It sounds silly, but great businesses, even whole countries, have staggered to their extinction by valuing esteem and reputation in defiance of reality. And until a giant of the newspaper pantheon – the Times in either London or New York, the Wall Street Journal, the Washington Post, Le Monde – makes the leap from newsprint to pixels exclusively, smaller papers that do the same will be percieved as doing so out of desperation. Which is a long way of saying that, on the so-called death of the newspaper, Andreesen might be right, but it doesn’t mean he knows what he’s talking about.
(Two more things. Take a look at the three appearances Andreesen has done on Charlie Rose – in the first, he’s a chubby college kid, in the second, he’s a lean, serious business professional clearly benefitting from the “all nighters and imminent IPO” diet. Today he looks like he’s auditioning to play Uncle Fester. It’s a hell of a transition.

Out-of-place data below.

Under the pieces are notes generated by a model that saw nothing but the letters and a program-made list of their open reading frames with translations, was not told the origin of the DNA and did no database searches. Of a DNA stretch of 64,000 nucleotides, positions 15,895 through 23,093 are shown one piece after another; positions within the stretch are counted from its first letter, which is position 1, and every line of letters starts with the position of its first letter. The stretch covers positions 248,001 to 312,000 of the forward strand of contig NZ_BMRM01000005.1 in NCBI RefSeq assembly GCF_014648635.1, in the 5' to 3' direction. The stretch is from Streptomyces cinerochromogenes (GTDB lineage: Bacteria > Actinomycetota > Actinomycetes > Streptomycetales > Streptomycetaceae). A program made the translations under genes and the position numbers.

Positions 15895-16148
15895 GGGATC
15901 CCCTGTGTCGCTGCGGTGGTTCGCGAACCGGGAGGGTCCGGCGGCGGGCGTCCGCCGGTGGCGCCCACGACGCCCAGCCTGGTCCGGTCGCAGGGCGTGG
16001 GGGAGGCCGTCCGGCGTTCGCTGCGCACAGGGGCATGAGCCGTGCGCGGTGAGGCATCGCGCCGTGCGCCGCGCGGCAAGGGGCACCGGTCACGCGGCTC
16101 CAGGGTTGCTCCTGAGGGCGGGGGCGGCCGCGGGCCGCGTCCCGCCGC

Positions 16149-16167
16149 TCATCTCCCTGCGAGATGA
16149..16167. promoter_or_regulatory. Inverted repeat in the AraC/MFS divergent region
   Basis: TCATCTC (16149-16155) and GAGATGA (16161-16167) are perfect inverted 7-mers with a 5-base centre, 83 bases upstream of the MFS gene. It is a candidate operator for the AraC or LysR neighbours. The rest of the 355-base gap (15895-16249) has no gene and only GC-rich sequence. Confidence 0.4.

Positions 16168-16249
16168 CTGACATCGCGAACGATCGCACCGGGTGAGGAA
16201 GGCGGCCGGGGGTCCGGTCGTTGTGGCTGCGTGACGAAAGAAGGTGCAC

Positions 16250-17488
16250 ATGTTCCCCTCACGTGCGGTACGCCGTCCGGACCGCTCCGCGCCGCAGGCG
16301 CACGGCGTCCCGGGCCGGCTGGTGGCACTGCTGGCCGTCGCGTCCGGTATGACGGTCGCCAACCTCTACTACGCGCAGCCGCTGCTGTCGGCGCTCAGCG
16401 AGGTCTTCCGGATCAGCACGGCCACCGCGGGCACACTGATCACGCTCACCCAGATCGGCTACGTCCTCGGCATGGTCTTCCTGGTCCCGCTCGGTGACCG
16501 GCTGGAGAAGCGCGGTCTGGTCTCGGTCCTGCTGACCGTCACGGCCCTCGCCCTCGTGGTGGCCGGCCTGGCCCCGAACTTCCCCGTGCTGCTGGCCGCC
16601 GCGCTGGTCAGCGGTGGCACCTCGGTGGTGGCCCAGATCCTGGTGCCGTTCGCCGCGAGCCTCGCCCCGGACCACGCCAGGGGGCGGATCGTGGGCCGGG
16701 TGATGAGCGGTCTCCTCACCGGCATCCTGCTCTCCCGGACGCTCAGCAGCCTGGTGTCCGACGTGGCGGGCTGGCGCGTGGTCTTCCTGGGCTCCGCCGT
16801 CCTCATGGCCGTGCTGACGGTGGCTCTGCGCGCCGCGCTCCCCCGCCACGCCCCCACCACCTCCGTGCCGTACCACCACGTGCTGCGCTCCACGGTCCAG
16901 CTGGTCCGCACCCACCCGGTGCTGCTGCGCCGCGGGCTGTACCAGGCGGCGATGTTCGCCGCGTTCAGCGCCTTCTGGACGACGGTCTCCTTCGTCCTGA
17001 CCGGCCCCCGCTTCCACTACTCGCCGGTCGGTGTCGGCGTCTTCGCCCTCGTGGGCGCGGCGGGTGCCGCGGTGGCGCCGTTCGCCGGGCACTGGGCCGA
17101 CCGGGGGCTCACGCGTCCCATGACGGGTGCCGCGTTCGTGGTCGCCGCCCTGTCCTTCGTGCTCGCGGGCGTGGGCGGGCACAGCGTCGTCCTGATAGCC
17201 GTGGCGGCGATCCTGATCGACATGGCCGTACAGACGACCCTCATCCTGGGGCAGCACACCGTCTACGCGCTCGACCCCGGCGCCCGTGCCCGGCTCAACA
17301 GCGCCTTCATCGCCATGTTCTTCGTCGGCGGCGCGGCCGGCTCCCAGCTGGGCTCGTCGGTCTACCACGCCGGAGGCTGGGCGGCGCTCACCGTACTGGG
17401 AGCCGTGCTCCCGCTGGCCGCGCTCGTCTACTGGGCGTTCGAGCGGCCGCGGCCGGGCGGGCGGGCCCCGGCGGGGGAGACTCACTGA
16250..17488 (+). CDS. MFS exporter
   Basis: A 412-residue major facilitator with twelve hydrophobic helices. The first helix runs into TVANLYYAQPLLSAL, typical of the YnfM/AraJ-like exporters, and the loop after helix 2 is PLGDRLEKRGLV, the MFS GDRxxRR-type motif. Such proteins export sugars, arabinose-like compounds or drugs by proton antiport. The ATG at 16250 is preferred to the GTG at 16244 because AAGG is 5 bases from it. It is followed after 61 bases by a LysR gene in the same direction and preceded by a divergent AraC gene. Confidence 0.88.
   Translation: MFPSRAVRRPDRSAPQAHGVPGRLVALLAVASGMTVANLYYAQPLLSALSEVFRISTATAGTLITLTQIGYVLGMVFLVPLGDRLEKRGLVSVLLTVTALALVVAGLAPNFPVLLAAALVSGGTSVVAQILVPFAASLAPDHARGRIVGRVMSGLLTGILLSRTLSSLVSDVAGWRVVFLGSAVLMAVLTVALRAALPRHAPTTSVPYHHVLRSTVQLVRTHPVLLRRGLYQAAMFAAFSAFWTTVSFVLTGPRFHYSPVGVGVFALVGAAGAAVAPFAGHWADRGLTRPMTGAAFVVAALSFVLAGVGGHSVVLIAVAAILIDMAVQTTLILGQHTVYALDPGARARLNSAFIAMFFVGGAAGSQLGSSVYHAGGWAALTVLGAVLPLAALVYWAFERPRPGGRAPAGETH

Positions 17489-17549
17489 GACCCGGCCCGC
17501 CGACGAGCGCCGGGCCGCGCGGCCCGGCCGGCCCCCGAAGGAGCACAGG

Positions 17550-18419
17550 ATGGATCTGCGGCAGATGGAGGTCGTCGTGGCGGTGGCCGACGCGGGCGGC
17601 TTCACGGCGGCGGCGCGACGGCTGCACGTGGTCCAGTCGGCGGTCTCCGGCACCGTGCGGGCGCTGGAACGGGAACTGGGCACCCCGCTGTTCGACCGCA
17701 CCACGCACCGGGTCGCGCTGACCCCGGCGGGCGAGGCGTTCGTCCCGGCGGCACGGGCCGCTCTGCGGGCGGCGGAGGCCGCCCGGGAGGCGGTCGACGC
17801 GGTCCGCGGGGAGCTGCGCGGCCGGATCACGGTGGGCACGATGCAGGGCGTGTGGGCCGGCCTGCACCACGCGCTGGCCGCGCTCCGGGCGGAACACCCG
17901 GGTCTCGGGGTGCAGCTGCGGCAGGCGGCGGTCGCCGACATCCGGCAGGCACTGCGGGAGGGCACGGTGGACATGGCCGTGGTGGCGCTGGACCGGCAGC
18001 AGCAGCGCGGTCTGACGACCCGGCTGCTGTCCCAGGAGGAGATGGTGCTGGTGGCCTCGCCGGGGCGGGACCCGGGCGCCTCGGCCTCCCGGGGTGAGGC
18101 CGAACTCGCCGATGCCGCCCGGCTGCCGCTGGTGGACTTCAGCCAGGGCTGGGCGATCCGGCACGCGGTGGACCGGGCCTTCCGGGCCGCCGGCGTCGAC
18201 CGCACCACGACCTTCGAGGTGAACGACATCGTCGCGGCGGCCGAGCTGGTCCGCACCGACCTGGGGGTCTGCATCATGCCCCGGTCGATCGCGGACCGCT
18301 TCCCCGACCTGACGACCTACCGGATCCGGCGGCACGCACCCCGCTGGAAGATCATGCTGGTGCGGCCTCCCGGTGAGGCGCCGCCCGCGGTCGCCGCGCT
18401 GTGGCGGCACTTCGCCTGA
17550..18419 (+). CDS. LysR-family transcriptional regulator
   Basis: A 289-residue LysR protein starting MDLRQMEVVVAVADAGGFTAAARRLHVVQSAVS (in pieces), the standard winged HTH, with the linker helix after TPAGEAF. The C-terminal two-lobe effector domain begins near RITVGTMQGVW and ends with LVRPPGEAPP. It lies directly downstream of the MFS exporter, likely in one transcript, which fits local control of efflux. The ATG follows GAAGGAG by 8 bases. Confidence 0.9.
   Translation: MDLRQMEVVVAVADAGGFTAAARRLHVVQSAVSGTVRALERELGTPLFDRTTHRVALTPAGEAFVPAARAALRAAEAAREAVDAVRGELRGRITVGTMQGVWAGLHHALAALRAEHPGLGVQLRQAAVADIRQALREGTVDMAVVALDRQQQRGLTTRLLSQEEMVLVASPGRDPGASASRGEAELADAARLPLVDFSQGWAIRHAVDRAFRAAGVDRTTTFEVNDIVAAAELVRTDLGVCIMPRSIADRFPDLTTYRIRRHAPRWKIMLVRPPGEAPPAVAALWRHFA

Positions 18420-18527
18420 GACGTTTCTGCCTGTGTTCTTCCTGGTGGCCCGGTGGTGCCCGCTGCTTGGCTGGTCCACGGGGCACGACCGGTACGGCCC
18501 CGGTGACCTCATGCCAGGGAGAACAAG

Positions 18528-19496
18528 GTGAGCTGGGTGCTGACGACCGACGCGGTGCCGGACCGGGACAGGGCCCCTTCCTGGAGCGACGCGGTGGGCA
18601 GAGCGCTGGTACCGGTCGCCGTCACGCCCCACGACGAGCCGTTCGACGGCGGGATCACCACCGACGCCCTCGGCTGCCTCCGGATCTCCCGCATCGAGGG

Second – here’s a list of the 100 biggest newspapers in the world. You might be as surprised as I am to find that no English title shows up in the top 10, and that the biggest English daily, at number 11, is a UK tabloid – The Sun. The Times of India at #24 is bigger than either the New York Times [#37] or the Times of London [not on the list.] Something to keep in mind.)